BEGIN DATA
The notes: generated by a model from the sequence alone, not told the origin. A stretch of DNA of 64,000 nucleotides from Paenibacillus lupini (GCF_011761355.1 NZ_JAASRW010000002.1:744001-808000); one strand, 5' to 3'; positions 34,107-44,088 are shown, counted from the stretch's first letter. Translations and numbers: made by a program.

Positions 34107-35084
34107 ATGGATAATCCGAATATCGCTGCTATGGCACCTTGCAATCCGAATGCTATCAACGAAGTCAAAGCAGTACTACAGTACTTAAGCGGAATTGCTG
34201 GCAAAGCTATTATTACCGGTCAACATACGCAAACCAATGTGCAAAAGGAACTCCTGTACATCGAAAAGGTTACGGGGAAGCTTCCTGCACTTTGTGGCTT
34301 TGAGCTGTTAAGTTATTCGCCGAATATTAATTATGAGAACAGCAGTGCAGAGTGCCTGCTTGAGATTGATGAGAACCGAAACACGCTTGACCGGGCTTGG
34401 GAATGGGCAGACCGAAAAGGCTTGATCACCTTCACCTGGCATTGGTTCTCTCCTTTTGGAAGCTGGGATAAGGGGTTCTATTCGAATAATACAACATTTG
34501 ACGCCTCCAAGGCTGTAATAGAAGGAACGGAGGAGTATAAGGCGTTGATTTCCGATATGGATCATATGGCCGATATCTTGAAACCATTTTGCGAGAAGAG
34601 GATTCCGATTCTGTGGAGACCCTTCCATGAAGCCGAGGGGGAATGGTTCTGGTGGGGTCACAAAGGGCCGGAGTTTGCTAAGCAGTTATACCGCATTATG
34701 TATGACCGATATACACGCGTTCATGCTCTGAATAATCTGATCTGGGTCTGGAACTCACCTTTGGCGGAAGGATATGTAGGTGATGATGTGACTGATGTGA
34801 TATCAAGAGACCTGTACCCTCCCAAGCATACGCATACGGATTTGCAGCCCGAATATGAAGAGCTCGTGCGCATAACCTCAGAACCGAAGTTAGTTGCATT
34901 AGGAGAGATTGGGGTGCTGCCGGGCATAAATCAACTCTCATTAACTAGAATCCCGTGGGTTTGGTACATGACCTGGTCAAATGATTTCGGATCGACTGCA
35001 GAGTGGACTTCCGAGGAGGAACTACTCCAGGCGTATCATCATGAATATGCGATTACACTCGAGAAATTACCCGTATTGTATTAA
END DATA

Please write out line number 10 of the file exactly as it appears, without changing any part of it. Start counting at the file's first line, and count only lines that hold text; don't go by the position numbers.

34801 TATCAAGAGACCTGTACCCTCCCAAGCATACGCATACGGATTTGCAGCCCGAATATGAAGAGCTCGTGCGCATAACCTCAGAACCGAAGTTAGTTGCATT